Residents adapting to coronavirus restrictions at Brooks Place

After more than a month of social distancing, closed businesses and limits on almost anything involving other people, few may be as isolated as those living in long-term care or health care facilities.

Visitation, even from families, has been severely restricted other than end-of-life situations. Anything within six feet is not recommended. Phone calls may be a poor substitute for a real, live visit from your loved ones.

Still, facilities are working to provide options for residents to get outside and have contact with relatives.

At Rose Mary C. Brooks Place, Executive Director Tim Janes said the staff does what it can within recommendations and guidelines from the Centers for Disease Control and others.

“Every day, we offer each resident two 30-minute spots to take a walk outside,” Janes said. Some, he said, only take a few minutes, while others take every second to be outside.

Not being able to allow visitors in is tough as well. Many people stay in contact by phone or video services, but it’s not always the same.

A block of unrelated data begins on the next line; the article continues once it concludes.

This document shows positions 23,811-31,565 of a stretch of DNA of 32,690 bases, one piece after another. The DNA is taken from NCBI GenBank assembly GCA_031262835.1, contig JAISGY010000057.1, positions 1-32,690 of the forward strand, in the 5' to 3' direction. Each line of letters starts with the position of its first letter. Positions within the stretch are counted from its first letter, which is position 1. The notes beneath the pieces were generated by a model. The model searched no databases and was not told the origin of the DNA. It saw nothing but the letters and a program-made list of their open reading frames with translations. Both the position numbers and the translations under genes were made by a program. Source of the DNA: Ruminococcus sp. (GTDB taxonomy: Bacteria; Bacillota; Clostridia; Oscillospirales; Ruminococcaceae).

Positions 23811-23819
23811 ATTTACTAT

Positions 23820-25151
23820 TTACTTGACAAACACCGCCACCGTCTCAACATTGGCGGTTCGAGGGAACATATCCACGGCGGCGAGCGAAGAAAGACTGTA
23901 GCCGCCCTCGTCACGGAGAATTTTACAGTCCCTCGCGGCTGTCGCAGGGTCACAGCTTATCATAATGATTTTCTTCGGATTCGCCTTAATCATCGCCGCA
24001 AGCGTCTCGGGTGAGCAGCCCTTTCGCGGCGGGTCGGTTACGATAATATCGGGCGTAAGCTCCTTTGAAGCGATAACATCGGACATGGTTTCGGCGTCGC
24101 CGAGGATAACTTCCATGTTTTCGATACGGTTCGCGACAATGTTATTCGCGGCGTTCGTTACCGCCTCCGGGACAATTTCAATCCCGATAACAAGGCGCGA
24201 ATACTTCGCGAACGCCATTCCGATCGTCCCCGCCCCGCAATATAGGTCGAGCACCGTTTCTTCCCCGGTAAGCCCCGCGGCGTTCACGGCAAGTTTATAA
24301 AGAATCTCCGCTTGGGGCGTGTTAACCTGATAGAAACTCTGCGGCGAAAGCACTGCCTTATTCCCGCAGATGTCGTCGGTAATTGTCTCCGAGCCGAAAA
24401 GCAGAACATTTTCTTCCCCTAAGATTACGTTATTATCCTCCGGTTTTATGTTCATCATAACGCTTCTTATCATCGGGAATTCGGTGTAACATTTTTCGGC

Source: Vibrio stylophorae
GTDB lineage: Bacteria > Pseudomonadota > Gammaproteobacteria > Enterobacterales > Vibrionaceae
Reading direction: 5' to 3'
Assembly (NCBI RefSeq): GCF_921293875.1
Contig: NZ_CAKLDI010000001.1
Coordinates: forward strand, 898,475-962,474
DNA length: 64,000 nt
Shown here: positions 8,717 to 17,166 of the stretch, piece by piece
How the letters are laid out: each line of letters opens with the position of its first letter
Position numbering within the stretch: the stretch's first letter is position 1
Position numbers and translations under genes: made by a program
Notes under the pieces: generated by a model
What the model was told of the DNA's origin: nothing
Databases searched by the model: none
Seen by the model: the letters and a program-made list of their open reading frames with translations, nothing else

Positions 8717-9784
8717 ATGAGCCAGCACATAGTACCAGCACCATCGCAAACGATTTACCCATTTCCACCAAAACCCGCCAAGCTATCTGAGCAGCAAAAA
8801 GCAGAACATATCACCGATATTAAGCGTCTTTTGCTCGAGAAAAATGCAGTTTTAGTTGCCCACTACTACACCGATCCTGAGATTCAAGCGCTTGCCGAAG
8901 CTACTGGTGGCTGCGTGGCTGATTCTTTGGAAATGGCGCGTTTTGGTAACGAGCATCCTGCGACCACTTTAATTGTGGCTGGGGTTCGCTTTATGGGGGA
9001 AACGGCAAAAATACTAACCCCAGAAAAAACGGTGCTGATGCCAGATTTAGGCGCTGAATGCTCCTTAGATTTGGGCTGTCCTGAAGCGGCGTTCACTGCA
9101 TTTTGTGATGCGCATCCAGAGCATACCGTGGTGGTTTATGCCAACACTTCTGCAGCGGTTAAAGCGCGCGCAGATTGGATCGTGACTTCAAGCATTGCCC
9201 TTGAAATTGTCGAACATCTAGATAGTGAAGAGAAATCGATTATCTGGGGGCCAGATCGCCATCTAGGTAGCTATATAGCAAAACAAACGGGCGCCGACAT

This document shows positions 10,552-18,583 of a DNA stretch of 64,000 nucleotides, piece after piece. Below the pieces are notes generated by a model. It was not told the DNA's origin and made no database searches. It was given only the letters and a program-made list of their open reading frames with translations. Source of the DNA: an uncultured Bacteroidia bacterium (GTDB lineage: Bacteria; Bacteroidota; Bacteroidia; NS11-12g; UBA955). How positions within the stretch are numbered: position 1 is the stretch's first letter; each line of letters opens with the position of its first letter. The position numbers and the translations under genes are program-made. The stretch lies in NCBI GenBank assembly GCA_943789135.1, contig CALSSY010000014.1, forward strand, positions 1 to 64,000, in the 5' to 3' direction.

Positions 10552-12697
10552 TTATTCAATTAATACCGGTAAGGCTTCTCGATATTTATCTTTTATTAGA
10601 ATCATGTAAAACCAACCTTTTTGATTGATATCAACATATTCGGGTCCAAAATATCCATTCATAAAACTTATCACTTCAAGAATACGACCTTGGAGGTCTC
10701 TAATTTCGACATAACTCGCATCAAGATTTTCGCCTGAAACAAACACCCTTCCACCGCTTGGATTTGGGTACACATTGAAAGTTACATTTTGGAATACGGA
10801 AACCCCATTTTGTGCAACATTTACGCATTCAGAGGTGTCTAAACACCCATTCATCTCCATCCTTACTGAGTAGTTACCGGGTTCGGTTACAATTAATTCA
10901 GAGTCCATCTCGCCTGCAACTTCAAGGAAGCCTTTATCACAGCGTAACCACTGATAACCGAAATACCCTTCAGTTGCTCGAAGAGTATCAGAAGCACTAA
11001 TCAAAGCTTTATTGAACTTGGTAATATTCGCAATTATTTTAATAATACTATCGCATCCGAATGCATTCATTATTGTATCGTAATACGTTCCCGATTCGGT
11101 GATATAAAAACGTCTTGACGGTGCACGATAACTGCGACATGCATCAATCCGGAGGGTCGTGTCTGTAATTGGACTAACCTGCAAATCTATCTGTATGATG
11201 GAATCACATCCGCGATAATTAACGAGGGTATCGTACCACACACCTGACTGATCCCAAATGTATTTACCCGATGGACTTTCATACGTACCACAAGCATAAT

If relatives want to visit, Janes said, there is a way for residents to at least see their loved ones.

“We allow residents to go down to the kitchen for a window where they can talk on the phone and see them,” he said. “We have a TV system in each resident’s room. We contacted families to request pictures of them saying hello.”

The photos then rotate on all of the TVs in the rooms.

“They get to see other families and theirs as well,” he said.

With 34 residents in the main building, Janes said, the community in the facility is like larger society with people of all types and needs.

“Our residents are a microcosm of anywhere,” he said. “Some of us struggle with being at home and some are OK with it.”

The community has stepped up wi try and cater to the residents, he said, including donations of new books from the Clark County Public Library.

Janes said he wishes more could be allowed for the residents.

“This is a challenge for the staff and the residents,” he said. “It’s frustrating, it’s difficult. We’re here to keep our residents safe. What we’re doing is all we can allow.

“Our staff is still here, and we’re engaged,” he said.

About Fred Petke

Fred Petke is a reporter for The Winchester Sun, the Jessamine Journal and the State Journal. His beats include cops, courts, fire, public records, city and county government and other news. To contact Fred, email or call 859-759-0051.

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